Easy Minibeasy art for children. Giving them basic shadow stick puppet outlines to paint

Sometimes I need to remind myself that as important as all the Maths is that we have been doing lately we still need to step back and spend some time being creative.  It does not need to be a complex craft project but it is so important to just relax, take sometime to unwind and have fun creating something.

Butterfly shadow stick puppet downloaded from Twinkl website and painted with some water-colours

For those of you in the UK – I tend to buy our decopatch paper from Baker Ross – they have a wide selection – decopatch paper selection

Easy Mininbeast craft using a shadow stick puppet template from Twinkl, water-colour paints or decopatch paper





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Nine Years

Nine years ago my oldest was born.  She challenged all my pre-existing ideas that I had about being a parent.  She is kind, gently, loving, protective, smart, funny, sensitive to other people’s needs, she is an incredible daughter and the most amazing big sister and Yes mixed in with all of that she also has SPD (sensory processing disorder).  But SPD does not define her.  It does not make her the person she is.  She is that amazing person even though she struggles with lots of everyday things that most people take for granted.

Her SPD does play a large part in our life.  It has changed the entire way we parent and they way our family works together.  It is the reason we chose to home-educate and it is the over-riding factor that influences how we structure the days and weeks.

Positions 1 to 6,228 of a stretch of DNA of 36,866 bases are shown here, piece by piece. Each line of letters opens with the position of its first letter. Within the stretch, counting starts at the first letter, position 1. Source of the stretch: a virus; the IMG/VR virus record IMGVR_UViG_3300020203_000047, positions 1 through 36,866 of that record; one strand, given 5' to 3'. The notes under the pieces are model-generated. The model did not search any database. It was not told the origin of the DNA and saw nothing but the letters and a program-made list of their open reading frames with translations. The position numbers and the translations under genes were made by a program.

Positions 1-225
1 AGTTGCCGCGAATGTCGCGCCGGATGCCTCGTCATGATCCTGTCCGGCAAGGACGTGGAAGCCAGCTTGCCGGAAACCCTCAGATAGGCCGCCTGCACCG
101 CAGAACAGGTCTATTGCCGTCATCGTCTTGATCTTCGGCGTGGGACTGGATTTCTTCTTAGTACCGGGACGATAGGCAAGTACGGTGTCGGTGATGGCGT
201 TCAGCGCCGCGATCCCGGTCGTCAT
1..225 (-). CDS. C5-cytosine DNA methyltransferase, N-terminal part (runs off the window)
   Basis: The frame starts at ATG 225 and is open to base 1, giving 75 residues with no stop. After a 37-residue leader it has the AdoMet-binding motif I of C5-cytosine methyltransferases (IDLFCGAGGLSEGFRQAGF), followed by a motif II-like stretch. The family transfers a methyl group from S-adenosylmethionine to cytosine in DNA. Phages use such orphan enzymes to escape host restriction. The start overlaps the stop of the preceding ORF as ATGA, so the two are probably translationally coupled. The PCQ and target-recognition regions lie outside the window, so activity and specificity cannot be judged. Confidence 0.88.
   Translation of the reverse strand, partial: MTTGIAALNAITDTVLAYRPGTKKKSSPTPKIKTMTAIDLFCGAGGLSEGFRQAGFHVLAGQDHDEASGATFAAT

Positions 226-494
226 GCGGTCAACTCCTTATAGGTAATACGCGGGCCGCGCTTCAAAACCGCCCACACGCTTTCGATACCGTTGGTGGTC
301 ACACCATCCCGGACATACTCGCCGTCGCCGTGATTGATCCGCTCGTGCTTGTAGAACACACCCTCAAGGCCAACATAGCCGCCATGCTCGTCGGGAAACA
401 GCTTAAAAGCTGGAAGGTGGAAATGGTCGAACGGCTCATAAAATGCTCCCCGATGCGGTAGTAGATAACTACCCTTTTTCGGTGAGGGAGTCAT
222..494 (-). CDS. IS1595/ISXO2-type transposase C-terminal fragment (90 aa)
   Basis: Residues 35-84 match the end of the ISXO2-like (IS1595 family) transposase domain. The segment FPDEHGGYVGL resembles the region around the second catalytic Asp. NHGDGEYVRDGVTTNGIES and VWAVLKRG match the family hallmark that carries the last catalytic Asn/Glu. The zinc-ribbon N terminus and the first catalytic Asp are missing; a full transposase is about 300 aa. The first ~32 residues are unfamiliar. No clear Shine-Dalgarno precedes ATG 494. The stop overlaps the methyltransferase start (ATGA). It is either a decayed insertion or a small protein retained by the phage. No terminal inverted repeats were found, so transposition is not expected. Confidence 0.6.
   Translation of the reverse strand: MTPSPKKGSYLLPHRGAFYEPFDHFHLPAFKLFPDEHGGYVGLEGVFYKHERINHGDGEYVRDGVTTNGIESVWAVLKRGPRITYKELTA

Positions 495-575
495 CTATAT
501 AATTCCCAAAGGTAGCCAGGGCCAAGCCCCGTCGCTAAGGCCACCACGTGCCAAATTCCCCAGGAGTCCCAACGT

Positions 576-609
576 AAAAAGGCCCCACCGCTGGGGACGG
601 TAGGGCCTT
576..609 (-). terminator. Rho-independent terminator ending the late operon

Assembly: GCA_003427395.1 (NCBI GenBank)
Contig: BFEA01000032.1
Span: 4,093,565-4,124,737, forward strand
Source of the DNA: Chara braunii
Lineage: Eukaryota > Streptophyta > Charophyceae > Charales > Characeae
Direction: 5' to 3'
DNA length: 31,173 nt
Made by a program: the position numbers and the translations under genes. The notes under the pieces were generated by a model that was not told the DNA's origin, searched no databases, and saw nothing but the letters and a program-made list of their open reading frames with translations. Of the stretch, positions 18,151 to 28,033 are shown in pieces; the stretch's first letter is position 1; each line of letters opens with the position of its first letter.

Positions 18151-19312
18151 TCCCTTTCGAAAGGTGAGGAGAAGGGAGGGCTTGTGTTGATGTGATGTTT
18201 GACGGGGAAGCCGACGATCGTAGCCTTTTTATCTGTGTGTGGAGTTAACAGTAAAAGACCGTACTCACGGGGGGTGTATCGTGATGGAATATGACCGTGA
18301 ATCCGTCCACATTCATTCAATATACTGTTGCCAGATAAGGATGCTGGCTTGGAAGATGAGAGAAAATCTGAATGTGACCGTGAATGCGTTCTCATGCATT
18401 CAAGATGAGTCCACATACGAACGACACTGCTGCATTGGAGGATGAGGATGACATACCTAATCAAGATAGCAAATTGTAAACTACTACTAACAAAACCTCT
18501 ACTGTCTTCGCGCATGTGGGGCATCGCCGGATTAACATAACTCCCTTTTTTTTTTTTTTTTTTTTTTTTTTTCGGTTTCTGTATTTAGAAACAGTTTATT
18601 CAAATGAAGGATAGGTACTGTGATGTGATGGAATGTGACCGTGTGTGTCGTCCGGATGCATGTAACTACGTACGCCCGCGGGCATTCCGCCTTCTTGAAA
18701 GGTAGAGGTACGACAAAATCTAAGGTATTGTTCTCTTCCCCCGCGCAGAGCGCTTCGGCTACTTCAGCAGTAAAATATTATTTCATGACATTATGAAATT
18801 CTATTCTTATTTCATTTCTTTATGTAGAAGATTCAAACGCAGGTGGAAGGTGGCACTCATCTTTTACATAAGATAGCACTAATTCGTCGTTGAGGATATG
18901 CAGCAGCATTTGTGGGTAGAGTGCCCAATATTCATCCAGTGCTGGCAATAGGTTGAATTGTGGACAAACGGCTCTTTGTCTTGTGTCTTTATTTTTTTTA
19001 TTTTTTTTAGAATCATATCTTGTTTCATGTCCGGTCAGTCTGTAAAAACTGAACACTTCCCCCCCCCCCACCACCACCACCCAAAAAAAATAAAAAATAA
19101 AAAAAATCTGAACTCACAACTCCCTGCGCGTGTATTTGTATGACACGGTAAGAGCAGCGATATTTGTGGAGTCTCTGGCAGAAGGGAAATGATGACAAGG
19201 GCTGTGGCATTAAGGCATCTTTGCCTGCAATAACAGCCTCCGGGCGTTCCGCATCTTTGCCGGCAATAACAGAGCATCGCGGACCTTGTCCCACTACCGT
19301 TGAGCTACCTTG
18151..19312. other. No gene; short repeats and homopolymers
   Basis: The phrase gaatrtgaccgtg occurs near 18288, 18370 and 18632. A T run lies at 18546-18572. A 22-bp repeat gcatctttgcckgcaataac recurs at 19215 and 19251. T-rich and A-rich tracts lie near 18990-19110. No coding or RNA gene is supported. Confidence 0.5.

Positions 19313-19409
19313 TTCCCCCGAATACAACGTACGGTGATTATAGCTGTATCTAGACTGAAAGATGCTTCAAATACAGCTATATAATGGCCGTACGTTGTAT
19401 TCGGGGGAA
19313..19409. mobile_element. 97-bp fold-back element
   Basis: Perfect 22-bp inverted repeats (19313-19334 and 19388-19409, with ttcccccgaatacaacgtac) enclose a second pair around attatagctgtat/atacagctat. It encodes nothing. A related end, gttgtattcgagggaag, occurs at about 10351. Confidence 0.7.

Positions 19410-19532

But her SPD has also allowed her to be the amazing big sister that she is.  She understands her little brother better than anyone else and she will often remind me when I have missed something – “mom you are not noticing that piercing sound that is distressing us” (in case you do not read my blog her younger brother also has SPD).

We have come a long way in the nine years since she was born.  I have read a lot about SPD and we have worked with three brilliant Occupational Therapists who have helped both the kids and me deal with how SPD affects them.  But although she is managing so much better the truth is she will always have SPD.  It is not going to go away. She will get better at dealing with situations but it is going to stay there a part of the unique combination that makes her who she is.

We will continue to find more ways to help her, that will never stop.  What I have come to realise is that I need to change my attitude towards SPD.  As much as there are days when I HATE that they have SPD and I still cry about it I need to help them view it as positive so that as they both grow older they do not become ashamed by it.

As much as I want my daughter to do have good body image I also want her to have good mental health and for her that means accepting that SPD is a part of her and that it is not a negative thing.  I need to let go of the final twinges that I have, the final little thoughts that linger because my kids may not fit the typical “normal ” kid criteria but that is just FINE with me.

We have two kids with SPD and they are AMAZING !!!

Kids at Wisley Gardens